S&S: Is the fusion capability also useful for detecting change?

Tosh: Absolutely. Some people use it that way, where you can bring in multiple images and other content and then it has some tools where you can adjust the translucency between different layers to see the differences. It can be useful in that way to detect changed conditions of the environment.

S&S: Are there bi-directional flows of information, say you’re making mark-ups or you’re doing some things within the dataset, can you pass that back to a GIS system?

Tosh: Conform has editing capabilities, i.e. you can make changes and save those changes back out. Additionally, we have created program specific collaborative features for the U.S. Army. In a big collaborative environment, we’ll get a lot of GIS analysts that are all looking at the same data, you can mark the areas up and add notes and comments and share those with the entire team that’s working on that content.

S&S: Is this being used right now for city-size datasets? I’m trying to understand the context of this data being created in this collaborative fashion around military scenarios.

Tosh: It’s being used for the areas of the world that the military are interested in. They’re dealing with a lot of content.

We work a lot with the gaming industry, and in the past that industry had been less interested in these procedural capabilities, because they’ll have artists on staff that can manually build the gaming environments. The military on the other hand can’t use artists to manually construct a pretty 3D environment for an entire country.

Those final formats are actually now becoming the things that you would put into a commercial game engine such as Unreal, CryENGINE or Unity. The military is starting to use a lot of these engines for making their military simulators. Now, we’re really focused with Conform exporting out environments into those game engine systems.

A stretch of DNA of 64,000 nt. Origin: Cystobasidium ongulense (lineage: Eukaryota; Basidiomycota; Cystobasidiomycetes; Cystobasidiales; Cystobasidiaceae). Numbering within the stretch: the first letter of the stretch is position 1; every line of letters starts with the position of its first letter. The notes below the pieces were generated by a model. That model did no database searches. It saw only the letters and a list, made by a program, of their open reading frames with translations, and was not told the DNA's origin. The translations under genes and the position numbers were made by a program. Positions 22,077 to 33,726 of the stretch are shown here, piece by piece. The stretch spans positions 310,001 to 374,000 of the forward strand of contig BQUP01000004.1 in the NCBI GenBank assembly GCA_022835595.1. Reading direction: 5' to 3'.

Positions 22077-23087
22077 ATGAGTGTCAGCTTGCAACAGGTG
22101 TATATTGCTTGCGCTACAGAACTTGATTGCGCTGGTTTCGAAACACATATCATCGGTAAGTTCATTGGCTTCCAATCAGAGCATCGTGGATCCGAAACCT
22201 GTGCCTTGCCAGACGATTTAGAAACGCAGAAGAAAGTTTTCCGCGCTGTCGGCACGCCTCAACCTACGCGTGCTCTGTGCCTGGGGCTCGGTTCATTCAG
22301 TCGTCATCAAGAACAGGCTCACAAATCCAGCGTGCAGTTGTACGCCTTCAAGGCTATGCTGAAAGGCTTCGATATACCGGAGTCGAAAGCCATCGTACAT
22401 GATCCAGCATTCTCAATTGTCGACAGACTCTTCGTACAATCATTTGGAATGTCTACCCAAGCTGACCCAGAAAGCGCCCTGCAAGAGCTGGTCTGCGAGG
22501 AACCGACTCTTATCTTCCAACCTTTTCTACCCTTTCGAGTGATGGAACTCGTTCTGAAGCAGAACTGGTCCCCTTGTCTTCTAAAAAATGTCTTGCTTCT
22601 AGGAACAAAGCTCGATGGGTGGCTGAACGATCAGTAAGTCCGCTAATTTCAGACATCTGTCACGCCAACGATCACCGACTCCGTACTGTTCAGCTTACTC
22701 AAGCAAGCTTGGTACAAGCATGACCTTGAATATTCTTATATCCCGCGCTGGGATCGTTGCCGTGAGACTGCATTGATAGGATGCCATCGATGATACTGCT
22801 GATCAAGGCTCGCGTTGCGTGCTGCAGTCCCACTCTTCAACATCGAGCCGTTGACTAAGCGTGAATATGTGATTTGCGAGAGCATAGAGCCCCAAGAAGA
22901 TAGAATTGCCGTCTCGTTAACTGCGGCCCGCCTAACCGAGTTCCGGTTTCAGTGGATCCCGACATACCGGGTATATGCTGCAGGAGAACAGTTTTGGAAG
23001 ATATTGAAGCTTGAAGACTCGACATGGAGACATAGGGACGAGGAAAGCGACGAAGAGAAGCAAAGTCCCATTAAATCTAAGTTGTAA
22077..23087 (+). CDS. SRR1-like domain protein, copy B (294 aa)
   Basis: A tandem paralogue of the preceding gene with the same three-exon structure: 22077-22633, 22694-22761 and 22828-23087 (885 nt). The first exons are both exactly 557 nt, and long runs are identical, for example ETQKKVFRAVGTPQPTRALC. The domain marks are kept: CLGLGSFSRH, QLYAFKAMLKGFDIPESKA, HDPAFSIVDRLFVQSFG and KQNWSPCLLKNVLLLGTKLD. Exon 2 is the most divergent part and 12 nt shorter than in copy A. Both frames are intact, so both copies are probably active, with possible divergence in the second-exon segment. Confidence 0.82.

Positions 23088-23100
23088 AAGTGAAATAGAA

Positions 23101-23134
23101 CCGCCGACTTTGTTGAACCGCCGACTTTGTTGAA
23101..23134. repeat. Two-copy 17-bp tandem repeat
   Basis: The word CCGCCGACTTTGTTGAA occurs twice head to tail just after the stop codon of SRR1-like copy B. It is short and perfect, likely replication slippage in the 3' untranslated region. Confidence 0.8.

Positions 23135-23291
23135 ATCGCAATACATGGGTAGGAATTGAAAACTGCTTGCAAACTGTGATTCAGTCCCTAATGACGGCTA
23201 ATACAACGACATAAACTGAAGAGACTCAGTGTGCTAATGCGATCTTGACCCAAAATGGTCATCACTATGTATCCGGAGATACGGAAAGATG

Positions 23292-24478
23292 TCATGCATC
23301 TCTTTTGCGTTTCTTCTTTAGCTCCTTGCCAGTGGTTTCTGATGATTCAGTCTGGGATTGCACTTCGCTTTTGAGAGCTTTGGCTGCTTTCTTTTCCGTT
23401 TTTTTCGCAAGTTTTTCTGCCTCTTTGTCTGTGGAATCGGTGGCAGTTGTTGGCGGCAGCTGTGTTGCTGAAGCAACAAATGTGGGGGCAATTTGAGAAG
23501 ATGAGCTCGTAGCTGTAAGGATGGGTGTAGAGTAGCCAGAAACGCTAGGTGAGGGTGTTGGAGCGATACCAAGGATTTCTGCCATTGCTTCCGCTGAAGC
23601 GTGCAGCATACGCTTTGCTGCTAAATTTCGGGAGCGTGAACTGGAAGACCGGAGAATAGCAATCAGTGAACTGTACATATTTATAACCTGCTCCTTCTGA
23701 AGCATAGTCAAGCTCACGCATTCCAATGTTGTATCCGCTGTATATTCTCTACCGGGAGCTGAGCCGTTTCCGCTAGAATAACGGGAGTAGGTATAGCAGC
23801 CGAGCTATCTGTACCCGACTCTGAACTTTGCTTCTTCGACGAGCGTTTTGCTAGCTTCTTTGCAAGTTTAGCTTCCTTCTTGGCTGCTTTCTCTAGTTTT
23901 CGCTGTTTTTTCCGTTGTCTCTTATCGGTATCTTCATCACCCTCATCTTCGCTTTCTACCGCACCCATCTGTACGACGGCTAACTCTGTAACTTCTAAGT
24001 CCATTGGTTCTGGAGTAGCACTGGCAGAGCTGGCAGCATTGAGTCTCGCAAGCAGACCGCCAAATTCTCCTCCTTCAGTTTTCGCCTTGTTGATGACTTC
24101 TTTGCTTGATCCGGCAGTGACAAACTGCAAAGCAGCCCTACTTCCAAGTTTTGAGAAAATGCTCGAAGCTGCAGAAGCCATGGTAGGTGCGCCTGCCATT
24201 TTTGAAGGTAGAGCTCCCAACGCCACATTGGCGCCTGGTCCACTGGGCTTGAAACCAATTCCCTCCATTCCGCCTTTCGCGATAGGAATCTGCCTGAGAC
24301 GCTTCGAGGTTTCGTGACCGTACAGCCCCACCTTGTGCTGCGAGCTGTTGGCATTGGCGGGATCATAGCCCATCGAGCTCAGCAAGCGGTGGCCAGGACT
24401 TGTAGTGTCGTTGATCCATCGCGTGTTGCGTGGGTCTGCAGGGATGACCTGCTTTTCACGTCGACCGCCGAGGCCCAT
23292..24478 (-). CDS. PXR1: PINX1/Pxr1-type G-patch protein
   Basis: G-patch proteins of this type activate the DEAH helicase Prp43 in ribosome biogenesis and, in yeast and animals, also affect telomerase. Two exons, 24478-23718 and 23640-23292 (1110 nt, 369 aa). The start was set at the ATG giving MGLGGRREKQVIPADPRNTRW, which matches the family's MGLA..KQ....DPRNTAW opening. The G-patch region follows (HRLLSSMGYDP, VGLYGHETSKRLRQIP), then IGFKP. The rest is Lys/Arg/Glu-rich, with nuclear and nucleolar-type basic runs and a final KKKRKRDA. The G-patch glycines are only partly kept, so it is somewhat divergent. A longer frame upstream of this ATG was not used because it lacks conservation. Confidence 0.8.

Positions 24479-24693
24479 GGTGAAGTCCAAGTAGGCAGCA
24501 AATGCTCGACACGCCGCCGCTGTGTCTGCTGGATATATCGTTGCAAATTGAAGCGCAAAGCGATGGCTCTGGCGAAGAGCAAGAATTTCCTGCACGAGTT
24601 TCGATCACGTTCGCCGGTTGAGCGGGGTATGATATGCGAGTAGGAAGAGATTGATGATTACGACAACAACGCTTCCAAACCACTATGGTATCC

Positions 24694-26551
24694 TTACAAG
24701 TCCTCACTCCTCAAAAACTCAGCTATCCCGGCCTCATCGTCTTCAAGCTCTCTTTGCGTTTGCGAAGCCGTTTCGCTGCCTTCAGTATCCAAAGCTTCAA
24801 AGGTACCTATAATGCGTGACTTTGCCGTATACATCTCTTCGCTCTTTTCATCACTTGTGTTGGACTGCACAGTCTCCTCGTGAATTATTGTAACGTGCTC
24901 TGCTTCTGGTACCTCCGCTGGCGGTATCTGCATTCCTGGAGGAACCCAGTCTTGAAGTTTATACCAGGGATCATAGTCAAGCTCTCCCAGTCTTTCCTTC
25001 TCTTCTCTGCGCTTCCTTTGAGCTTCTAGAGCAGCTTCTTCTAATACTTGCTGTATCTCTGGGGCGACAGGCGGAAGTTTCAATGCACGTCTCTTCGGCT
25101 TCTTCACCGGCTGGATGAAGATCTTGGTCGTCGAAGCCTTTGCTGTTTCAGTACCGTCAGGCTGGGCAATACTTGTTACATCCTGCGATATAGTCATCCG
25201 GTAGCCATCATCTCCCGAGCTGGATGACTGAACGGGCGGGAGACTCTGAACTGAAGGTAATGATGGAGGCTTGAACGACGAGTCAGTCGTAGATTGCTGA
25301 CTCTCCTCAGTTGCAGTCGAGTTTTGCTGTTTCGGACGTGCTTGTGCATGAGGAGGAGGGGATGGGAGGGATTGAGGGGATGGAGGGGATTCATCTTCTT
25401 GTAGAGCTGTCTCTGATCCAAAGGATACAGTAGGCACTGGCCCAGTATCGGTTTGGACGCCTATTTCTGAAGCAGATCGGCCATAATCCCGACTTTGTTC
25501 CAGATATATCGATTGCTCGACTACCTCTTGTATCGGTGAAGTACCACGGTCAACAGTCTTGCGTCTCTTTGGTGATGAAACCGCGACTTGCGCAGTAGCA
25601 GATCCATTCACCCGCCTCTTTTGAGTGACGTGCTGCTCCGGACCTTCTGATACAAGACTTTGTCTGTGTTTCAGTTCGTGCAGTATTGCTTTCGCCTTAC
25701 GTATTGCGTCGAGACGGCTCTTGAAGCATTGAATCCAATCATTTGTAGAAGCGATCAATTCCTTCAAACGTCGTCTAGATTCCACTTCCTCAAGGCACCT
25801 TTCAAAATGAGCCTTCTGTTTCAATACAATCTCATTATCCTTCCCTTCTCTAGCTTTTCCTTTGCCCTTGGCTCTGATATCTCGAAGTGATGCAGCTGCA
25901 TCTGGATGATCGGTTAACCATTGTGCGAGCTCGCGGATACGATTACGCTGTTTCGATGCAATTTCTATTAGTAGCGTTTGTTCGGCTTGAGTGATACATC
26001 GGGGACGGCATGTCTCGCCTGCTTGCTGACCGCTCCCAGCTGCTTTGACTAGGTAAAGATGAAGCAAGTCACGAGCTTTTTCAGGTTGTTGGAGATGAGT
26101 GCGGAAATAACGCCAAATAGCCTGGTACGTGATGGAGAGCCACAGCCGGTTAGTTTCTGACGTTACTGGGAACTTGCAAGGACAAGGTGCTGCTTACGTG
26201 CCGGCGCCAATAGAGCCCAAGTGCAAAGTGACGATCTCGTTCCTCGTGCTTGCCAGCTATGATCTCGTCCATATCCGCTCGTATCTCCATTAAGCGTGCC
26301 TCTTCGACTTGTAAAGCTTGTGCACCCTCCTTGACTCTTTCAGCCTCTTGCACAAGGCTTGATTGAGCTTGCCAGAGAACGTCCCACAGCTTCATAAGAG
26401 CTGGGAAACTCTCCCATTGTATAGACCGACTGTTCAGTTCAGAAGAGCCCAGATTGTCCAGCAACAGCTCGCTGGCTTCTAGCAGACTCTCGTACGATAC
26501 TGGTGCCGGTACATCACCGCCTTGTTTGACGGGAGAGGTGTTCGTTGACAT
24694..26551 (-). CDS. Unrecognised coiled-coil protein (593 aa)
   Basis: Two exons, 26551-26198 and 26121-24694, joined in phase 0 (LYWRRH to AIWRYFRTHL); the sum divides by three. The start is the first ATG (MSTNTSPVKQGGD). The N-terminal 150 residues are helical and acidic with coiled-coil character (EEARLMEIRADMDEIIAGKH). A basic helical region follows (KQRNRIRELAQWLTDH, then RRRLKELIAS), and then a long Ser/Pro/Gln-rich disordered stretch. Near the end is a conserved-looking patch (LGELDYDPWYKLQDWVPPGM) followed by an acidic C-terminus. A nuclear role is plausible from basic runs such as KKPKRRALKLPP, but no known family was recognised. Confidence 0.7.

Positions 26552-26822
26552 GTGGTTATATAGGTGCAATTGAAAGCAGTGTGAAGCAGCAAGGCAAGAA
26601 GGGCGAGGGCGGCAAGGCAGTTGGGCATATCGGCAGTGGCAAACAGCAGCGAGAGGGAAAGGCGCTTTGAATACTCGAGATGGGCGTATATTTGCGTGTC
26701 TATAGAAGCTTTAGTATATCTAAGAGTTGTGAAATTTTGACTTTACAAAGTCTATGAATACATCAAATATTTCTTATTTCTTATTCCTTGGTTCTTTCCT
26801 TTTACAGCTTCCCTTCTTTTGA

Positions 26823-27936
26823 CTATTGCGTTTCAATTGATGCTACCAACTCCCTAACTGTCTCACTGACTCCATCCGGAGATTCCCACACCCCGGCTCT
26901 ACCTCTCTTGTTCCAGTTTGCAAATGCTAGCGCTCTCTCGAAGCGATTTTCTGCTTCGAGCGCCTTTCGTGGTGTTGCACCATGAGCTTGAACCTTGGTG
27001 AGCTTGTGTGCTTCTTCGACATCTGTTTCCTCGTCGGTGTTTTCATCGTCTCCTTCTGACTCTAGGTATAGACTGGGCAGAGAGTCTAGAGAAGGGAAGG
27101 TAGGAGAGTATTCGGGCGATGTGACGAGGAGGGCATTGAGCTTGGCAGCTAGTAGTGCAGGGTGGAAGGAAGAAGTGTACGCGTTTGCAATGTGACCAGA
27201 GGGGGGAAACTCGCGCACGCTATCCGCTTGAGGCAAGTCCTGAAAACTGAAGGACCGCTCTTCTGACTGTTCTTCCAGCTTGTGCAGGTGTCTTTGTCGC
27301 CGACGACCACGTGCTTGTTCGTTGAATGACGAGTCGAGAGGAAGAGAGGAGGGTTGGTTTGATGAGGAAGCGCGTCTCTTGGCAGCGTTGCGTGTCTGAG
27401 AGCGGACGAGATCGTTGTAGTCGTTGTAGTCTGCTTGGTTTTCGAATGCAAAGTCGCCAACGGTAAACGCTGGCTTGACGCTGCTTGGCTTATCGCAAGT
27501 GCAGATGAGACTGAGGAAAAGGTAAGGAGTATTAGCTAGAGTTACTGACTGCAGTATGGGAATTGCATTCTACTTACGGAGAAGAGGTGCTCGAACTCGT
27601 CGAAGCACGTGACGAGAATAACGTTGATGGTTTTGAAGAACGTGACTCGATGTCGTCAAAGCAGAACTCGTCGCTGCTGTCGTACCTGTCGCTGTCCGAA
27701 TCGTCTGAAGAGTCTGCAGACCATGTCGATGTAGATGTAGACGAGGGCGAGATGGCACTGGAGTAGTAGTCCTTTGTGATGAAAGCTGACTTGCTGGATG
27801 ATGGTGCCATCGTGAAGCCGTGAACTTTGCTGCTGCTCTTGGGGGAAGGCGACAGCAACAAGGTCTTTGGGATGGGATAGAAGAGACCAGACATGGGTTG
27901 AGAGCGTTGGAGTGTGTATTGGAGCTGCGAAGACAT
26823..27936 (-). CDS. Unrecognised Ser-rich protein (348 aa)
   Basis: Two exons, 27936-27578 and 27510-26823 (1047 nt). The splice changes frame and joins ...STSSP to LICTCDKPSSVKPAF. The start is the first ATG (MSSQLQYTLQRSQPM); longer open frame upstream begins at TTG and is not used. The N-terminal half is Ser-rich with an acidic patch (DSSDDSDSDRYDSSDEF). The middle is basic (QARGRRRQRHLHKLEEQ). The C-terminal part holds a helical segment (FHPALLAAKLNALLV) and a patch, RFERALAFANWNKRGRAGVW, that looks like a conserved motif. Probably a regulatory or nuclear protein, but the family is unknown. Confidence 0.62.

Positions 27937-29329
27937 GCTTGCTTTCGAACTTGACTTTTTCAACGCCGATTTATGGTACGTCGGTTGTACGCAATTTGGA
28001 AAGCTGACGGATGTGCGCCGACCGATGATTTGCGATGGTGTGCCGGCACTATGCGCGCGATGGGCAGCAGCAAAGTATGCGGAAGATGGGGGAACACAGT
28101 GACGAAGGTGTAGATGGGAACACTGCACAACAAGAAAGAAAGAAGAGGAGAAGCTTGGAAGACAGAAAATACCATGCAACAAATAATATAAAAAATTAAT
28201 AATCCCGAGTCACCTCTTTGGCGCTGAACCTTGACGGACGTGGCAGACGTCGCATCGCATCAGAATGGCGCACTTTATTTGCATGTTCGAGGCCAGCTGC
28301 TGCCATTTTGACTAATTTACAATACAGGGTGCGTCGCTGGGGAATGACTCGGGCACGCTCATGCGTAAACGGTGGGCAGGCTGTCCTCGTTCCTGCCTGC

S&S: I have heard of game engines for LIDAR visualization and big city visualization. Does the speed of rendering blowing away what can be rendered in a CAD, BIM or even a GIS system?

Tosh: There are a lot of great game engines out there, Unity being one of them, that can, for a fairly low cost, create pretty advanced situational awareness applications. We’re trying to bridge the gap that exists to take raw GIS content and get it into those systems.

S&S: Do you see use in the infrastructure space, or smart city space, where there’s an interest to visualize an urban core in great detail?

Tosh: I think that’s one of those things that we’re excited to learn about by going to GEOINT, a geospatial intelligence conference, coming up in Tampa in April. We have an exhibit there to show off Conform to the community. We’ll be showing it as not just a tool for the fusion of data, but as a platform that can be extended. We want to show the basic capability that it has, show how we can extend it for particular customer needs, and talk about how we’ve done that for other customers.